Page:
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Thursday, 17 March 2022

International Tax Update: Stay on top of ever-changing local transfer pricing documentation requirements

The Transfer Pricing documentation landscape is continuously evolving, whereby recently, there has been an increasing tendency of various countries updating and strengthening their transfer pricing documentation requirements. Considering these changes, it is important for internationally active groups to follow up on this fast-moving landscape and to make sure that no crucial deadline is missed.

The importance of complying with transfer pricing documentation requirements in a rapidly evolving landscape can hardly be overestimated. The potential impact thereof on MNE’s is considerable. It must indeed be noticed that the number of updates related to transfer pricing documentation requirements in several countries has recently increased.

For example, some recent developments in Italy, Denmark, Portugal and the UK are the following.

  • Italy has updated its transfer pricing documentation requirements in November 2020 and published a circular letter in November 2021 (“Circular letter No. 15/E 2021”) to provide further clarifications on these documentation requirements and the requirements regarding the Italian penalty protection regime. An important change to benefit from this regime is the obligation to electronically sign the transfer pricing documentation with a timestamp. This must be done prior to filing the income tax return for the relevant year, to ensure the documentation is prepared in time. The new timestamp requirement may have an impact on the timeline for finalising the Italian transfer pricing documentation and should be considered when planning the preparatory works for the preparation of this document.
  • Denmark updated its guidelines for the submission of the master file and local file. More in particular, Danish transfer pricing documentation, both master file and local file, should be filed to the tax authorities within 60 days of the tax return deadline. This might be problematic for non-Danish HQ companies, as the master file is typically prepared on a group level and the deadline in the HQ jurisdiction might be later than what is foreseen in Danish legislation. In such cases, the Danish taxpayer is allowed to file its master file of the previous year, however they should (i) indicate when the master file of the relevant tax year will be submitted and (ii) already inform the tax authorities of significant changes impacting the Danish taxpayer if not yet disclosed in the local file.
  • In November 2021, twenty years after the publication of the former rules, Portugal has adopted new transfer pricing rules. These new rules introduce transfer pricing documentation requirements which are more aligned with the OECD TP Guidelines.
  • Following a public consultation on transfer pricing documentation between March and June 2021, the UK has announced its intention to circulate draft legislation later in 2022 to introduce a requirement for the largest businesses with a presence in the UK to maintain, and provide on request, master file and local file documentation. We will keep you posted once more information is made available.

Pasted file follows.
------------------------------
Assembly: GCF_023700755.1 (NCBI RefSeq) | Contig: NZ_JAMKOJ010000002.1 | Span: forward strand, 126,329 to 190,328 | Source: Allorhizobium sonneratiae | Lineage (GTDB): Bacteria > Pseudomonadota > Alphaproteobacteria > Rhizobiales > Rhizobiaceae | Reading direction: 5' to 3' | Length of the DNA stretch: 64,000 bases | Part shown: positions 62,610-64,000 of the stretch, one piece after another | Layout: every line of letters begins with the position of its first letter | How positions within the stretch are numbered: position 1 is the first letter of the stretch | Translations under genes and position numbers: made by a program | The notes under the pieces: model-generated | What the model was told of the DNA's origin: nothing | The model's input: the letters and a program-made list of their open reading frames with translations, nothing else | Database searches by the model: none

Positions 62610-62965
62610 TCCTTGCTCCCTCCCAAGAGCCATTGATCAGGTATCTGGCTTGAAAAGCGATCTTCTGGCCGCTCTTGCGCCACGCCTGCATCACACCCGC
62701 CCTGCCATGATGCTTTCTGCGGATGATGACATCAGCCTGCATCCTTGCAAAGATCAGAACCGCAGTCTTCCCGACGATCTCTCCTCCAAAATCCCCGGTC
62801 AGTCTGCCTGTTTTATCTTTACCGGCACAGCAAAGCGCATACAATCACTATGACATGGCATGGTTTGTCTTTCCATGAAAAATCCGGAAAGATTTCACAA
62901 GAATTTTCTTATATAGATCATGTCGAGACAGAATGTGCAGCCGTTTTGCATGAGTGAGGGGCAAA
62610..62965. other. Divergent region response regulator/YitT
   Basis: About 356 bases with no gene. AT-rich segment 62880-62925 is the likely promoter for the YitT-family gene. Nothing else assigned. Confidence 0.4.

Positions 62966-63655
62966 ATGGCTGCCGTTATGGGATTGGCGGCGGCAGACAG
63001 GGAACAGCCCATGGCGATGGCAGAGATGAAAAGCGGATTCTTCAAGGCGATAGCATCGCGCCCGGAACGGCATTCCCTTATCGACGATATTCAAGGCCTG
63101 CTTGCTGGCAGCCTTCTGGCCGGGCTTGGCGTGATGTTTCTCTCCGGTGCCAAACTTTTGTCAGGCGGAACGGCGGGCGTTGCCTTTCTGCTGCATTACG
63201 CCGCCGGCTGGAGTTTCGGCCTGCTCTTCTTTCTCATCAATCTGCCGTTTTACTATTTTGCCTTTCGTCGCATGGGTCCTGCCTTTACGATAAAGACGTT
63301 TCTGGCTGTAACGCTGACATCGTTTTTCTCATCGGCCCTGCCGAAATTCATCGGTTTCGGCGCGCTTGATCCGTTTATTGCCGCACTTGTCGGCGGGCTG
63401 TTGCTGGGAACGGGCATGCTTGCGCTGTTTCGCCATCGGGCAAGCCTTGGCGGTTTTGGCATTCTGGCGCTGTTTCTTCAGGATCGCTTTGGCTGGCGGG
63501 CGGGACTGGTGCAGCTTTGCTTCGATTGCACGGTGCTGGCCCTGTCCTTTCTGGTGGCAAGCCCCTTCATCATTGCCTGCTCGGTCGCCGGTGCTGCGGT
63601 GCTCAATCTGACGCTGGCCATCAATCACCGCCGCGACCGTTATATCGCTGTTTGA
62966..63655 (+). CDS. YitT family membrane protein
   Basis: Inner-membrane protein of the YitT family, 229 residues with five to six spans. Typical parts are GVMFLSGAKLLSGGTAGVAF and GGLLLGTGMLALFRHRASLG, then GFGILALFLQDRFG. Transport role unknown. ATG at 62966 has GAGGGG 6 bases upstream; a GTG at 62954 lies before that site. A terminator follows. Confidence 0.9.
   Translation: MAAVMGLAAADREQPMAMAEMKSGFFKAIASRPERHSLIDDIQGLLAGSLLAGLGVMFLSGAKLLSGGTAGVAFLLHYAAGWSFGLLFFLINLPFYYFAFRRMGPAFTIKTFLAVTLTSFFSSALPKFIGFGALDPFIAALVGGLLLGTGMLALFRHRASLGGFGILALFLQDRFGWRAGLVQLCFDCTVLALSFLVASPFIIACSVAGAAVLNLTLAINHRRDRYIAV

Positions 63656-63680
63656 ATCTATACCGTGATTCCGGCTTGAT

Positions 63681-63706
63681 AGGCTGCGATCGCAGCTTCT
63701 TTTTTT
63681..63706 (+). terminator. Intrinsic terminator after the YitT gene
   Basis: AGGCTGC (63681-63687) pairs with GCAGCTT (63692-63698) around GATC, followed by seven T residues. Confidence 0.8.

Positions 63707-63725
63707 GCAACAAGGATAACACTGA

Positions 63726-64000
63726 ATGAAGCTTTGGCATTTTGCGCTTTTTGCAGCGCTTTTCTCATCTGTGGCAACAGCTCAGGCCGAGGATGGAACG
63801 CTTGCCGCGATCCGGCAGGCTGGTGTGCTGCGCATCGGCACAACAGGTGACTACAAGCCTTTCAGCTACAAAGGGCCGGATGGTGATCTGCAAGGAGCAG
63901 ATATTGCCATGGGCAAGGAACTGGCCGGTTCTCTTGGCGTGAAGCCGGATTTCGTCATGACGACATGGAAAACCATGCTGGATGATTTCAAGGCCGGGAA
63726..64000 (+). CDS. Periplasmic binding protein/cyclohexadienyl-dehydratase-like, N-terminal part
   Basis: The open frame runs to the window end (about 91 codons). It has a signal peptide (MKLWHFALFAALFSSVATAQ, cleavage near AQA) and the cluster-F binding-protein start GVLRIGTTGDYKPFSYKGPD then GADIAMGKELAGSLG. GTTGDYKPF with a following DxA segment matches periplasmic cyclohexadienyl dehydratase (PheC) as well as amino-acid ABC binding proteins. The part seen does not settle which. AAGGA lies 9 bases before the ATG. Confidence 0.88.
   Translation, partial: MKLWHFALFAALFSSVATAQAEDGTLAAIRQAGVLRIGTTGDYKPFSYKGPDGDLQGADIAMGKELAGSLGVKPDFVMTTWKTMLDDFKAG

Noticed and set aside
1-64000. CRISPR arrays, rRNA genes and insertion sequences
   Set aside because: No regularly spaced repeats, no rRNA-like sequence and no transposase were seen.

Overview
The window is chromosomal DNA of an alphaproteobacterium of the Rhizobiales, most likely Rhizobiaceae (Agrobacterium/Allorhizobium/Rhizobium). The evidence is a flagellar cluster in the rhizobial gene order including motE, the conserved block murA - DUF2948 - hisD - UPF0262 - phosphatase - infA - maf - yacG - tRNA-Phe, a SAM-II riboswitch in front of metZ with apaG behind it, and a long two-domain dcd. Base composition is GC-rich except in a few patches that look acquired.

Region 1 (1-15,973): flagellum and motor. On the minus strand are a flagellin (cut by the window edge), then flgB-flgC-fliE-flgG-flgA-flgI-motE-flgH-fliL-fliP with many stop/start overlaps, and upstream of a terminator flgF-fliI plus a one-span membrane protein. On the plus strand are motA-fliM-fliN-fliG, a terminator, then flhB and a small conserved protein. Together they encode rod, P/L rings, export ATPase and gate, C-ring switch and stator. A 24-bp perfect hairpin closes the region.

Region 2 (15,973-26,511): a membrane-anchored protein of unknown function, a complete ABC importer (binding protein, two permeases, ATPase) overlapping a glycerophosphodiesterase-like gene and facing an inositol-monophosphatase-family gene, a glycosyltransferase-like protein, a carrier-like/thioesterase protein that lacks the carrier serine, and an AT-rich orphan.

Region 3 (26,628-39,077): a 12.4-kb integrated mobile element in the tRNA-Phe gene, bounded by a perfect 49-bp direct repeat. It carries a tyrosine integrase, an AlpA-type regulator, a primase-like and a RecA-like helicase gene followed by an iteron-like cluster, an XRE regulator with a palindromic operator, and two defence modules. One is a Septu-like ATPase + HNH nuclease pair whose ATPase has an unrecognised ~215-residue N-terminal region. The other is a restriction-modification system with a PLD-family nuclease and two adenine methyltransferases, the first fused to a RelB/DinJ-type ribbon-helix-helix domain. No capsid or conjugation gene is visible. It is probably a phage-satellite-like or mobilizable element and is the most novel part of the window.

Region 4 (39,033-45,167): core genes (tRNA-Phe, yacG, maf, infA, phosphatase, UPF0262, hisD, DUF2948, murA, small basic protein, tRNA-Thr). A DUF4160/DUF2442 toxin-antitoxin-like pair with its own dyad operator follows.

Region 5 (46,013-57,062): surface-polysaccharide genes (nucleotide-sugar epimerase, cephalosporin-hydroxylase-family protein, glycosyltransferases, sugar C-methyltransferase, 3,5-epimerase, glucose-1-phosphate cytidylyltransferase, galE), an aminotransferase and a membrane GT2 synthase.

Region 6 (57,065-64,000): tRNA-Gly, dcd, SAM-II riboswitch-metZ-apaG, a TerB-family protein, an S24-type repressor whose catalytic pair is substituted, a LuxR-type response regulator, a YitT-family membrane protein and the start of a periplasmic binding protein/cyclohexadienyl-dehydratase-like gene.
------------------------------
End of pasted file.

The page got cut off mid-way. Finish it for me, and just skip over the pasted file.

This list is only exemplary and not exhaustive. With this update, we wish to urge companies to regularly verify the local transfer pricing documentation requirements. Whereas we observe and welcome more convergence to the OECD TP Guidelines, local requirements and regulations still often differ from country to country. Following up on these updates will ensure that no local deadlines are missed, and as such may induce negative tax consequences, such as penalties, initiate an audit or even cause for the reversal of the burden of proof.

Please note that we have certain tools available to facilitate this process.

If you have other questions or would like to obtain more information on this topic, do not hesitate to contact the authors:

Stefanie Van heugten – Senior Consultant at Tiberghien economics (stefanie.vanheugten@tiberghien.com)

Heleen Van Baelen – Senior Manager at Tiberghien economics (heleen.vanbaelen@tiberghien.com)


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Tiberghien’s international tax team will continue to monitor these and other tax developments relevant for Belgium / Luxembourg based multinational enterprises. Our editorial board consists of: 

Koen Morbée (International and EU corporate tax, koen.morbee@tiberghien.com);

Michiel Boeren (International and EU corporate tax, michiel.boeren@tiberghien.com);

Ahmed El Jilali (International and EU corporate tax, ahmed.eljilali@tiberghien.com);

Katrien Bollen (HR tax and global mobility, katrien.bollen@tiberghien.com);

Ben Plessers (Transfer Pricing and Valuations, ben.plessers@tiberghien.com);

Gert Vranckx (VAT, customs, excises and other indirect taxes, gert.vranckx@tiberghien.com);

Rik Smet (International and EU corporate tax, rik.smet@tiberghien.com)

In case you have further questions on this publication or want to discuss a tax query, please do not hesitate to contact the author(s) or one of the members of the editorial board. 


This newsflash is for information purposes only and cannot be relied upon as legal advice.

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